The Lineup: True Adventure

Name any genre, it’s sure to get short shrift among those who would protect us from the ostensibly seamier threads of our readerly lives. In this case, I call to your attention, with pride and confidence, True Adventure. There’s a common perception that these are all hairy-chested, male-oriented, semi-vulgar tomes. Not so—at least not entirely—and many are happily consumed by all genders. See below and be illuminated. You’ll thank me:

No Mercy: A Journey into the Heart of the Congo by Redmond O’Hanlon
I tried to sum up this astonishingly fine book in vain, only to realize I could not do it justice, so just go read it for yourself as fast as you can. It’s on my life list of best books ever.

 

Winterdance: The Fine Madness of Running the Iditarod by Gary Paulson
Paulson has written one the funniest, truest, most charming and ethical of true adventure stories. I tried to avoid that word “charming” because it can be anathema for some (and you know who you are). But miss reading this book and die, you’ll be that sorry.

 

Into Thin Air: A Personal Account of the Mt. Everest Disaster by Jon Krakauer
I not only have no interest in mountain climbing or those who engage in same but nurture anti-interest. At one time I couldn’t imagine reading a book about mountain climbers, much less caring about them, but that’s exactly what Krakauer did to me with this book. I may forgive him one day. You won’t be able to put it down, even if you don’t give a shit about mountain climbing. (Shit, by the way, is an issue.)

 

Young Men and Fire by Norman Maclean
Maclean is admired widely for his A River Runs Through It and Other Stories. But this title struck a personal note with me because my father served a year-long stint as a fire spotter in north-central Washington State in the 1930s, when jobs were difficult to come by. Maclean’s is a terrifying and tragic story, with fire calling all the shots.

 

Savages by Joe Kane
I confess straight up that I’m cynical about the seemingly endless news stories and books about the horrors perpetrated on the Amazon River basin, even while I worry over them. There are few books that convincingly bring to life the actual experience of what that degradation is, not only for that mighty river but for the people who live (and would prefer to continue to live) in its sphere of influence. This book is no chore—there’s humor and wit aplenty—yet still it’s Adventure with a capital A.

 

Shadow Divers: The True Adventure of Two Americans Who Risked Everything to Solve One of the Last Mysteries of World War II by Robert Kurson
I’ve no clue why I chose to read this book, it was so ostensibly not my cup of tea in at least a dozen ways (starting with my abhorrence for anything relating to submarines). But this is one delicious read and would make a great gift for the men in your life, too.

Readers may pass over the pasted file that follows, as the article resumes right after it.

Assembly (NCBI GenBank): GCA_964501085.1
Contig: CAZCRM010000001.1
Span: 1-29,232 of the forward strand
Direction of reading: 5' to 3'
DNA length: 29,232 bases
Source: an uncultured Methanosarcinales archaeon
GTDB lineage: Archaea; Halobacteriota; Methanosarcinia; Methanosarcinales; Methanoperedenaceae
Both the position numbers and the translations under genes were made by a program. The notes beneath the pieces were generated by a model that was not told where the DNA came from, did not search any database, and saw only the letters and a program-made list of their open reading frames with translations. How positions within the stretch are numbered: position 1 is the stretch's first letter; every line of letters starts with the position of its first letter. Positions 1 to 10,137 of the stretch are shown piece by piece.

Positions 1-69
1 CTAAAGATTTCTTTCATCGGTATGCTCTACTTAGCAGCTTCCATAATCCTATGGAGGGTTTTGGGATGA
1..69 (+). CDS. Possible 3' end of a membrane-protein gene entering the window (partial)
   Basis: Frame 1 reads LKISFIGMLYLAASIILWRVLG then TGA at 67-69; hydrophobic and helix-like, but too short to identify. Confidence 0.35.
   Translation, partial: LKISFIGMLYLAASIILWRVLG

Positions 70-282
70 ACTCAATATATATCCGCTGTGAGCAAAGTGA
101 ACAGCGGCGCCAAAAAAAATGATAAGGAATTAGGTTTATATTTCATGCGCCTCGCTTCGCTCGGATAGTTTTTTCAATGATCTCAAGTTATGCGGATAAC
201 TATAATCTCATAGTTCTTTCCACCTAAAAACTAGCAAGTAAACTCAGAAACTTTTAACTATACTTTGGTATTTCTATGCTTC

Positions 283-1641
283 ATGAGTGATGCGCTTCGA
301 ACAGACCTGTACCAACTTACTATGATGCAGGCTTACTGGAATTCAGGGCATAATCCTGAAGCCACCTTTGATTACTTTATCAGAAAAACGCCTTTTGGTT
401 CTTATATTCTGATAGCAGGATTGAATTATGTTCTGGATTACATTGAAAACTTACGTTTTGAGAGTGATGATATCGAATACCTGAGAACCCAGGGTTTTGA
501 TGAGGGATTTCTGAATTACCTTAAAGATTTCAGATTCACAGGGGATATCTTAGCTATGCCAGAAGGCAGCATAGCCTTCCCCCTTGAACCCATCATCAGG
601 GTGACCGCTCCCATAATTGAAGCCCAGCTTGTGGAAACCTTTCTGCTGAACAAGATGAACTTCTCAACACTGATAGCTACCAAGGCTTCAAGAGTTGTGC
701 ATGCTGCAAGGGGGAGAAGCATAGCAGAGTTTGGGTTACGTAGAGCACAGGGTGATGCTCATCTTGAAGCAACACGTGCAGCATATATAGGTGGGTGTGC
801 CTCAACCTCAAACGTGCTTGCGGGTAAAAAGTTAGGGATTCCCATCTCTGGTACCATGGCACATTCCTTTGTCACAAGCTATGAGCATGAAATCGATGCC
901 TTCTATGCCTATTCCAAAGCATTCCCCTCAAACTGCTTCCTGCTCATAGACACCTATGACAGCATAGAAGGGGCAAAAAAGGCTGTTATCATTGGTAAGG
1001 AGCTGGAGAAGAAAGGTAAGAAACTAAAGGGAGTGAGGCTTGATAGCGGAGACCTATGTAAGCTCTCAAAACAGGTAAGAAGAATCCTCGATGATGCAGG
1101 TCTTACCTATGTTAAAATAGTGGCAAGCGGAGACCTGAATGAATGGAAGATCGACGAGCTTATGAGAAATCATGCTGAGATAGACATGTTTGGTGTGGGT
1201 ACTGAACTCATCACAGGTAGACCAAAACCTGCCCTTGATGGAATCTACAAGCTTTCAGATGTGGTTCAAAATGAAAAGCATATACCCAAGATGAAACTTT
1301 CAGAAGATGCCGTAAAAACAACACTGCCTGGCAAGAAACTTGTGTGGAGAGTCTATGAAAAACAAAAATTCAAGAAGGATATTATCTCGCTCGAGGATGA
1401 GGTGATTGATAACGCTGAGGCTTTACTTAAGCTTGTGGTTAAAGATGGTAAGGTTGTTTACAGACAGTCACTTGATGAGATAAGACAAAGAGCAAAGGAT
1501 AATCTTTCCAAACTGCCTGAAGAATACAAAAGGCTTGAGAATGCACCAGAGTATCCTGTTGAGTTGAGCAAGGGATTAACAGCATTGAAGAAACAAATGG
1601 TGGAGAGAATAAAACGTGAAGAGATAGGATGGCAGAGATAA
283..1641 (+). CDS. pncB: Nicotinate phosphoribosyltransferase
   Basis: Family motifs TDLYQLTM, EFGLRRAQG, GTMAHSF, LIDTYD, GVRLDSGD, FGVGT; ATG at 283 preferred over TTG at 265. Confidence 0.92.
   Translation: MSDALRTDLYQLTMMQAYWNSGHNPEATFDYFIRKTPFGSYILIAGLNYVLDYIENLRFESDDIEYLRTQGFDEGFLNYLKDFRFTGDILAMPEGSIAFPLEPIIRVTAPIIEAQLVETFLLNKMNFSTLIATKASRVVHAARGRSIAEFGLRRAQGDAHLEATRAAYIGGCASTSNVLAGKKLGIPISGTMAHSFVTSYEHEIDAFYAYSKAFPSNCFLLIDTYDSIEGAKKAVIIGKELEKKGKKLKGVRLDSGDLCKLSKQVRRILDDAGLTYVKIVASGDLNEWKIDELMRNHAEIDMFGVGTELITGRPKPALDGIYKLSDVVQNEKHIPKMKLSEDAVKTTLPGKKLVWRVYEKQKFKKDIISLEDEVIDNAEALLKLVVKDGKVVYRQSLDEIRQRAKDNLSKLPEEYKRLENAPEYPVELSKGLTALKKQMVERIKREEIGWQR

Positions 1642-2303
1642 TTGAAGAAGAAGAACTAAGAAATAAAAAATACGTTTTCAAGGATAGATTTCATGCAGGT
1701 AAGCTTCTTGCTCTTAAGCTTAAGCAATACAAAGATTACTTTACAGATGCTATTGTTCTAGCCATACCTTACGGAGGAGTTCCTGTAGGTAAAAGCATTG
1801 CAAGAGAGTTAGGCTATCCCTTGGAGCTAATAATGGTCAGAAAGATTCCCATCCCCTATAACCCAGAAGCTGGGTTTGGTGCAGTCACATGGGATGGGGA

The Devil’s Teeth: A True Story of Obsession and Survival Among America’s Great White Sharks by Susan Casey.
Woo hoo, sharks… but quite a lot more, and a spectacular contemporary portrait of the Farallones, islands just 30 miles west of San Francisco.

 

The Cruelest Miles: The Heroic Story of Dogs and Men in a Race Against an Epidemic by Gay Salisbury and Laney Salisbury
Right, so who doesn’t like dogs? Especially sled dogs in Alaska in the frontier days of 1922, rushing precious medicine to a remote town in the grip of a mortal diphtheria epidemic. Also for anyone who ever loved or climbed on the Balto sculpture in New York’s Central Park.

 

A Cook’s Tour: Global Adventures in Extreme Cuisines by Anthony Bourdain
I didn’t read this book, I can’t. I’m wimpy about extreme food, though I do relish foie gras. Nevertheless, culinary adventures count—hence its presence on this list.

 

The Snow Leopard by Peter Matthiessen
Published in 1978, this book is revered as the major “nature” title of its time, and more. For some readers, it is—forgive the expression, especially for a tome set in Buddhist Nepal—a come-to-Jesus book that has literally changed lives. I’m not one of those, but it is beautifully written and full of lofty sentiments. For the spiritual amongst us.

 

West With the Night by Beryl Markham
Noted in more depth here.

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10 Comments to The Lineup: True Adventure

  1. PatD's Gravatar PatD
    April 24, 2010 at 8:43 pm | Permalink

    The Odd Shelf is back! Sweet.

  2. Miriam's Gravatar Miriam
    April 25, 2010 at 4:52 pm | Permalink

    yah! And a nice mix of books I’ve read (or chosen not to) and books I haven’t, and can add to my tbr pile.

  3. April 26, 2010 at 10:55 am | Permalink

    A lot of fun looking books on here; makes me feel lazy, sitting on my couch typing away while these folks are out, about, and getting mauled by nature. :)

  4. April 26, 2010 at 1:02 pm | Permalink

    By some uncanny coincidence, I’ve read and loved all the books on your list. The only true adventure book I enjoyed that you didn’t list is Undaunted Courage.

  5. April 26, 2010 at 1:05 pm | Permalink

    Wait, I found one more, a favorite of my husband: Two Years Before the Mast.

  6. Kat Warren's Gravatar Kat Warren
    April 26, 2010 at 7:23 pm | Permalink

    Thanks, all. As a special treat, I’ve got this for you: Balto in Central Park.

  7. Kat Warren's Gravatar Kat Warren
    April 26, 2010 at 7:23 pm | Permalink
  8. April 27, 2010 at 8:13 am | Permalink

    Thank you!

  9. Sean Long's Gravatar Sean Long
    April 27, 2010 at 10:39 am | Permalink

    Young Men and Fire is one of my all-time favorite non-fiction books. It breaks my heart every time I read it.

  10. Cody's Gravatar Cody
    May 11, 2011 at 5:37 pm | Permalink

    Wow, what a great lineup of books! I am always down to read new books, especially ones that involve a true adventure. Thanks

    cody, webmaster at Sedation Dentist Austin site.

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